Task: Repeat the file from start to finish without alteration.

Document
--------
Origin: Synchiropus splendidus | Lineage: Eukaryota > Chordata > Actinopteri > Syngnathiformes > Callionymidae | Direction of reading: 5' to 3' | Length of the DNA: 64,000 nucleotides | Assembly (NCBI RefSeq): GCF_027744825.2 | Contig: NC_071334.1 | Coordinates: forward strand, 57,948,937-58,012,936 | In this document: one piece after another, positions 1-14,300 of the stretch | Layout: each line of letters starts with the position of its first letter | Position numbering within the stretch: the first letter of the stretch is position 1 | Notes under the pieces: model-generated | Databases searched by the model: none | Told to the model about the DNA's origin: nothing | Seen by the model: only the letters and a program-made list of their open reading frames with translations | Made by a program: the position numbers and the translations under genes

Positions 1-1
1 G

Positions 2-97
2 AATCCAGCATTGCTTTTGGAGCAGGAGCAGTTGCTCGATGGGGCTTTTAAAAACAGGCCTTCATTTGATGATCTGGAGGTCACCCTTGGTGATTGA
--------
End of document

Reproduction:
Origin: Synchiropus splendidus | Lineage: Eukaryota > Chordata > Actinopteri > Syngnathiformes > Callionymidae | Direction of reading: 5' to 3' | Length of the DNA: 64,000 nucleotides | Assembly (NCBI RefSeq): GCF_027744825.2 | Contig: NC_071334.1 | Coordinates: forward strand, 57,948,937-58,012,936 | In this document: one piece after another, positions 1-14,300 of the stretch | Layout: each line of letters starts with the position of its first letter | Position numbering within the stretch: the first letter of the stretch is position 1 | Notes under the pieces: model-generated | Databases searched by the model: none | Told to the model about the DNA's origin: nothing | Seen by the model: only the letters and a program-made list of their open reading frames with translations | Made by a program: the position numbers and the translations under genes

Positions 1-1
1 G

Positions 2-97
2 AATCCAGCATTGCTTTTGGAGCAGGAGCAGTTGCTCGATGGGGCTTTTAAAAACAGGCCTTCATTTGATGATCTGGAGGTCACCCTTGGTGATTGA